A percentile method like Vs2 or VsX is a far superior method for comparing the offense of players of this calibre.
I know, but I don't have access to VsX numbers offhand and they tend to exclude Mario anyway

I think everyone would agree that Mario's peak offensive ability was higher than Jagr's. If someone wants to argue against that, well... they're just wrong.

My only point is that for someone who thinks in terms of overall long-term career value (ie, Lidstrom over Orr) it's not insane for them to put Jagr at Mario's level. Despite having a lower peak, he was reliable for a full season, played almost 50% longer and was still an all-time great offensively. At some point, the peak value starts to balance out with durability and reliability. I can see that argument, even though I personally take Mario and Orr in personal rankings.

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01-31-2014, 03:48 PM
  #35
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Quote:
Originally Posted by tarheelhockey View Post
I know, but I don't have access to VsX numbers offhand and they tend to exclude Mario anyway

I think everyone would agree that Mario's peak offensive ability was higher than Jagr's. If someone wants to argue against that, well... they're just wrong.

My only point is that for someone who thinks in terms of overall long-term career value (ie, Lidstrom over Orr) it's not insane for them to put Jagr at Mario's level. Despite having a lower peak, he was reliable for a full season, played almost 50% longer and was still an all-time great offensively. At some point, the peak value starts to balance out with durability and reliability. I can see that argument, even though I personally take Mario and Orr in personal rankings.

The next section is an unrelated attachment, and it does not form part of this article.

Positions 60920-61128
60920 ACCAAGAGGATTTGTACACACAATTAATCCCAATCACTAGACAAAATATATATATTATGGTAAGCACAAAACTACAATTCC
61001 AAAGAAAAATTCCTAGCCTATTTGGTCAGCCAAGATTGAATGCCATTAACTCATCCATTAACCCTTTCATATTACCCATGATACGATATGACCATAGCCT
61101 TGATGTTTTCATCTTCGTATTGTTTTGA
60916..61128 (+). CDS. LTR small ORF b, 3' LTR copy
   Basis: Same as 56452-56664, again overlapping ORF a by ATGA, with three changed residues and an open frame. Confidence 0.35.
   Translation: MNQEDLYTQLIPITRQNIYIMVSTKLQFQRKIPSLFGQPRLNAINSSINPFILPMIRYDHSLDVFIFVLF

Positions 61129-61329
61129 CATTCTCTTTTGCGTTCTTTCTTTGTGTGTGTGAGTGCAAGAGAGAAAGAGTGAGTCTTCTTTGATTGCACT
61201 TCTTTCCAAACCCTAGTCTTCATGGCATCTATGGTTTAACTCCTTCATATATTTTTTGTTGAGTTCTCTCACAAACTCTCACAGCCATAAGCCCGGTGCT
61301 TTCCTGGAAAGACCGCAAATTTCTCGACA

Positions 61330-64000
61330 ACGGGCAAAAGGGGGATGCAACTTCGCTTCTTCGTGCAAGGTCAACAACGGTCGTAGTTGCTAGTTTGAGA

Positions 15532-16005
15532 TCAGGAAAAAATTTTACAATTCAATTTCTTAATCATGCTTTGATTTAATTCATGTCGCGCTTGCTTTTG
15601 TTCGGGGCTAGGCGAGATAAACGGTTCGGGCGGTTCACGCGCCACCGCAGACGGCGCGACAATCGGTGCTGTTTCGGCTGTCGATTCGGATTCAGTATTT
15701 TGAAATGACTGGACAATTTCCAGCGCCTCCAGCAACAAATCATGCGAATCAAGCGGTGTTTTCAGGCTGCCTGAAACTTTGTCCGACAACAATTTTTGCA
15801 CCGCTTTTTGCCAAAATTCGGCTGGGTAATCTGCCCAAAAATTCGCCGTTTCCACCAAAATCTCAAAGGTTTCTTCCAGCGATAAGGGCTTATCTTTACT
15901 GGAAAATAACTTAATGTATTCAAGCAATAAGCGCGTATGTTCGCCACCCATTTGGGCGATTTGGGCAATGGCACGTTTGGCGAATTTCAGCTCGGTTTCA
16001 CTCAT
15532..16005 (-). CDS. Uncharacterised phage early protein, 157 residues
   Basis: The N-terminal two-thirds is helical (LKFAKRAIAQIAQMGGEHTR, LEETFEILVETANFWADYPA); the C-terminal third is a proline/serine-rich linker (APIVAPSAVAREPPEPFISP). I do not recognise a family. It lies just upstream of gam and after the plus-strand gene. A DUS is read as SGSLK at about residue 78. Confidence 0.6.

I think Jagr over Mario offensively is in the same category of argument as Lidstrom over Orr as an overall player, yes.

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01-31-2014, 04:00 PM
  #36
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Originally Posted by TheDevilMadeMe View Post
I don't think Jagr was ever farther ahead of the pack than Crosby is this current season
How do you figure?

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01-31-2014, 04:02 PM
  #37
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Originally Posted by TheDevilMadeMe View Post
When the question is "where does Jagr rank purely offensively, I think that properly applied stats tell... the vast majority of the story
In a way, yes, but maybe I didn't explain my opinion correctly. If we are purely looking at numbers, then let's wiki all-time NHL leading scorers and the answer is black and white. But we can't do that because Lemieux and Orr are surpassed by the likes of Francis, Dionne, Yzerman, Recchi, Oates, Gilmour, etc. Yet, if an alien watched 50 games of Orr vs. any of those guys, even they would realize that Orr was better "offensively," right?